For 430 years Israel had lived in Egypt in the midst of Egypt’s pantheon of gods and within a society based upon Egypt’s varied beliefs and practices of worship. 430 years – that longer than the United States has even existed as a nation! It was all the Israelites had ever known, and reading carefully we can see that many of the Israelites had come to adopt the faith and ways of their Egyptian slave drivers. But the Lord didn’t want His people to worship Him as the Egyptians worshiped their gods. So Moses recorded how the Lord God did want to be worshiped, because it was very different.

The word holy translates the Hebrew word, qodesh. Qodesh communicates the idea of apartness, holiness, sacredness, hallowed, holy; distinct from the common or profane; totally good and entirely without evil. The LORD reveals Himself to be holy, set apart, distinct from the other gods that were (and are) worshiped; totally good and entirely without evil. And He calls human beings – those who will trust Him and follow Him – to a holiness resembling His Own.

What this means is, that when I – a Christian – speed while driving my car along the highway or through town that I am staining God’s holiness, because the Lord calls us to obey the laws of the land, and since the typical citizen does not obey the laws of the land we are ruining an opportunity to show forth God’s holiness in us. When I tell someone I’m going to do something and I don’t do it I am staining the holiness of God, because the Lord calls us to do what we say we’re going to do – to keep our word even if it hurts us to do so! And because the typical person does not keep their word we are ruining an opportunity to demonstrate the Father’s holiness, separateness, qodesh in us. When I use bad language, or even when I just grumble and complain all the time, I’m staining the Lord God’s holiness because so many people cuss and because everyone seems to be so ready to tell you their sad story or what a tough day and life they’ve had! So by keeping our language gentle and acceptable to all, we are showing ourselves – and our God – to be holy. By setting our minds on the good in the world, God’s grace to the world, the mercy He’s shown the world, all that is true, noble, right, pure, lovely, admirable, excellent, and praiseworthy around us, being people who bless others and encourage others and spread the hope we have in Christ we do what nobody else in the world is doing: While everyone else is complaining, we are showing others the holiness – the apartness and distinctness, the qodesh of Christ…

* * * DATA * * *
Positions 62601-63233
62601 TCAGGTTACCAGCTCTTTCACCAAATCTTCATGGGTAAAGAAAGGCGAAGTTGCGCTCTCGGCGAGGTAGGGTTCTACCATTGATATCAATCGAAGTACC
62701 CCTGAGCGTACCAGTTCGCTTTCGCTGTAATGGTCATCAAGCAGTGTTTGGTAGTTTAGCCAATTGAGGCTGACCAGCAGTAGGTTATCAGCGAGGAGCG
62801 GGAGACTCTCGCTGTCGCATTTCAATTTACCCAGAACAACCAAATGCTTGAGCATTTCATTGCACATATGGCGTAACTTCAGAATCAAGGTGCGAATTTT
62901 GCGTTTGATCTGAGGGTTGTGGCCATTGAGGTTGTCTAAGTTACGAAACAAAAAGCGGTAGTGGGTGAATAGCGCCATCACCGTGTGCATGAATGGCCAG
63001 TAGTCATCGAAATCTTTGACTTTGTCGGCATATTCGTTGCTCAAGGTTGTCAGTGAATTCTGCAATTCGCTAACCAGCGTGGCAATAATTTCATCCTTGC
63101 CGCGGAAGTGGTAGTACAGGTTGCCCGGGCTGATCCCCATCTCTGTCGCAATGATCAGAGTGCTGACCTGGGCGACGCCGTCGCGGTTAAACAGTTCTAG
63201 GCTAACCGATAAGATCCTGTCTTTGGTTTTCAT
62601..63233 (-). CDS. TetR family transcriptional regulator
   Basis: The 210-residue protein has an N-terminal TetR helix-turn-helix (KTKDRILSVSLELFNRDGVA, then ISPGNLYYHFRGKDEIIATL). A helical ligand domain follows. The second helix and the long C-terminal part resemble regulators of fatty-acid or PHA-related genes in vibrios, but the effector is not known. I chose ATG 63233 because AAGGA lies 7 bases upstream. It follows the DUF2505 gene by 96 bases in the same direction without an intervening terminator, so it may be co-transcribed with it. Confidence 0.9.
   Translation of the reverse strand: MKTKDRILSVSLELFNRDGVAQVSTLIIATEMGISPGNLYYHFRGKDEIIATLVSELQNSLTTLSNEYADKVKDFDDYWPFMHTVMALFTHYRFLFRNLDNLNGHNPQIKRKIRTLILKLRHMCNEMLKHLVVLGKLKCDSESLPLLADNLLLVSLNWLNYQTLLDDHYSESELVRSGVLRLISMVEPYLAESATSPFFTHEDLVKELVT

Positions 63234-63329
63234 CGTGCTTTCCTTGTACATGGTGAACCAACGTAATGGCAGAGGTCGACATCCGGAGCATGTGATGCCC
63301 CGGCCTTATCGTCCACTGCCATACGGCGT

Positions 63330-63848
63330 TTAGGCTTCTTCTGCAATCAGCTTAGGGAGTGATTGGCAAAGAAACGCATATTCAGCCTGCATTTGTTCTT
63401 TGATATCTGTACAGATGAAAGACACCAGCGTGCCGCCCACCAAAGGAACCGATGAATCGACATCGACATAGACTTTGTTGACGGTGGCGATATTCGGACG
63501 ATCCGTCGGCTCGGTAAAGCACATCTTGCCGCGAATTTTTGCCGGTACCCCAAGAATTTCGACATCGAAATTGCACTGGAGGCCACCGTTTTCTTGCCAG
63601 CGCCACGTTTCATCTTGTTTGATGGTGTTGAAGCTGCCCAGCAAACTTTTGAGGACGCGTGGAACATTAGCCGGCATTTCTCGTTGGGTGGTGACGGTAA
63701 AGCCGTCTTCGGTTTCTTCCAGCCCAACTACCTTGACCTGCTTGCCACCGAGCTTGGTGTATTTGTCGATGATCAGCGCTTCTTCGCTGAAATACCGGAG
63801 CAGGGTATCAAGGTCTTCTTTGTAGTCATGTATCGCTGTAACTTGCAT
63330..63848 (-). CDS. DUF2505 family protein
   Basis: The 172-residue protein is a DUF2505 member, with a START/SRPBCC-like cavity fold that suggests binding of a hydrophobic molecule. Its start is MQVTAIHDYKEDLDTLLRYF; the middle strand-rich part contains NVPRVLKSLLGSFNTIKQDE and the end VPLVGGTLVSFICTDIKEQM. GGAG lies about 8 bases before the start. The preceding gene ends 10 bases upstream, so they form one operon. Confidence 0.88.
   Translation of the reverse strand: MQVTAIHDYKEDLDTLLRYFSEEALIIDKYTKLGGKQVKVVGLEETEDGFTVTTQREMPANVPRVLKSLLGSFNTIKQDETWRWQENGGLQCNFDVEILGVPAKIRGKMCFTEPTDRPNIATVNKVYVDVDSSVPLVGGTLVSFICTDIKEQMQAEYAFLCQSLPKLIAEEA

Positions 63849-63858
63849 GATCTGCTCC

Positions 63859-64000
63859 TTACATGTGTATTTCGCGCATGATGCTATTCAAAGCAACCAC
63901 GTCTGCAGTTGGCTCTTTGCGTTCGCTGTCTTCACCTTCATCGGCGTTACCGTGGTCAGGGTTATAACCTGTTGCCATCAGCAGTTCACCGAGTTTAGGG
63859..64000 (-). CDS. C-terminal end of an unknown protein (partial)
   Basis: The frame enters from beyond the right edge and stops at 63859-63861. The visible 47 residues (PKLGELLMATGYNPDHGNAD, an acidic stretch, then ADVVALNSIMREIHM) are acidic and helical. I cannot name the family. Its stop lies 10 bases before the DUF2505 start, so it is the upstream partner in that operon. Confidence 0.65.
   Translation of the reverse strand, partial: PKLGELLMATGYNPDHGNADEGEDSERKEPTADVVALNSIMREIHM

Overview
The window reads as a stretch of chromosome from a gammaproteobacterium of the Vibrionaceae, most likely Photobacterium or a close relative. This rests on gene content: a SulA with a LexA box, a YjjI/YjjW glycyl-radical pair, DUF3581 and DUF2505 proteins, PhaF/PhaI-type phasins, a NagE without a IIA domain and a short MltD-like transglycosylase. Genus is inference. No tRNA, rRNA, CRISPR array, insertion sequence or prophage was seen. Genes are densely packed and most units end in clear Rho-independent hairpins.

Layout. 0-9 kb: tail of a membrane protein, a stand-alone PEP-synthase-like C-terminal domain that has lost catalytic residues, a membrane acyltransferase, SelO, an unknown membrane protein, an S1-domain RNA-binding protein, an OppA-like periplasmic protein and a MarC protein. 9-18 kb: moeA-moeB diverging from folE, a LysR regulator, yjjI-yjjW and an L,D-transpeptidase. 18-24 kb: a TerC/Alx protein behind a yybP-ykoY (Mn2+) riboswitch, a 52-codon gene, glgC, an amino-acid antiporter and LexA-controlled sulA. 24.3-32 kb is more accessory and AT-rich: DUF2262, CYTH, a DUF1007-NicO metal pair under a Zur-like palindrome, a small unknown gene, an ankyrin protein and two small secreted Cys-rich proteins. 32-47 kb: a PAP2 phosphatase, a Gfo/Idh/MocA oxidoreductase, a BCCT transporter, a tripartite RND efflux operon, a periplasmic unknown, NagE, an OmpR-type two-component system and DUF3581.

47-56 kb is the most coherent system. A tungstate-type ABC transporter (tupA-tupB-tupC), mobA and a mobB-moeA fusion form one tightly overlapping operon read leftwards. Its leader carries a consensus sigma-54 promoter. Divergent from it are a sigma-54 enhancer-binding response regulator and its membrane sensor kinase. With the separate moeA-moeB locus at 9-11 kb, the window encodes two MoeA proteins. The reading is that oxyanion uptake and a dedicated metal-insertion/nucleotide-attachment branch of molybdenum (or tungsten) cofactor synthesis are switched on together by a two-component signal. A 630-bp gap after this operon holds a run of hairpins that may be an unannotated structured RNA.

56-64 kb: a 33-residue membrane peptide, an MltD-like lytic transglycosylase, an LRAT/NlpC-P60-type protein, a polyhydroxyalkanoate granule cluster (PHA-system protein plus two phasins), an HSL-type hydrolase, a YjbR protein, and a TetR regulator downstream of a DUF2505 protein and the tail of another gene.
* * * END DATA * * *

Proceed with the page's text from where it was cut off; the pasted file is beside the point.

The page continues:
I know that Christians getting caught in scandals make headlines and tarnish the holiness of God. But so much more often than the big offenses, aren’t the little things I’ve been talking about, aren’t these the reasons people call Christians “hypocrites”? When Christians talk badly about each other, when Christians lie or cheat, when Christians are bitter or unforgiving, when Christians are tight-fisted or rude, aren’t these more commonly the reasons unbelievers think badly about Christ’s church because even they know it’s not the way God’s calling us to be.

The Bible’s filled with dos and don’ts. But since we’re not saved by doing or not doing these lists our Savior wants us to do or doesn’t want us to do must be there for some other reason. They’re there to teach us how to live and how to love God’s way. And when we live and love His way we’ll show ourselves and our God to be holy. We won’t have to work at it, we won’t be able to help it: God’s ways are different, peculiar, distinct. And when we live and love that way we’ll stand out, others will see we’re different, apart from the crowd, qodesh. It won’t be because we’re trying to draw attention to ourselves, it will be because not many people show mercy, give of themselves sacrificially, and seek to be servant-hearted the ways our qodesh Lord call us to be.

There’s a woman in our congregation who’s friends wonder how she can trust God when so many bad things seem to be going on in the world. And yet all she sees are examples of God’s protection and provision and grace when she looks at the same dire situations…

A young couple in our church is hoping to downsize their possessions to have more resources to help the poor, share about Jesus, and be ready to go where God tells them and their young family to go…

Giving up TV and Facebook and gaming and entertainment time to commit to our spouse or children or serving neighbors or sharing Christ…

A young man among us forgives his offender privately, but his act is made public and the Lord God gets public glory! …

A younger man in our church has friends at school who wonder why doesn’t swear like everyone else, and why he doesn’t want to fool around with as-many-of-the-girls-as-he-can, like the other guys do…

That’s what it means to be holy. So many are concerned with what other people think. Are we hoping they’ll think we are holy?

Our Beloved calls us to be holy. So, read the Word; trust the Word; and, live the Word. Be holy.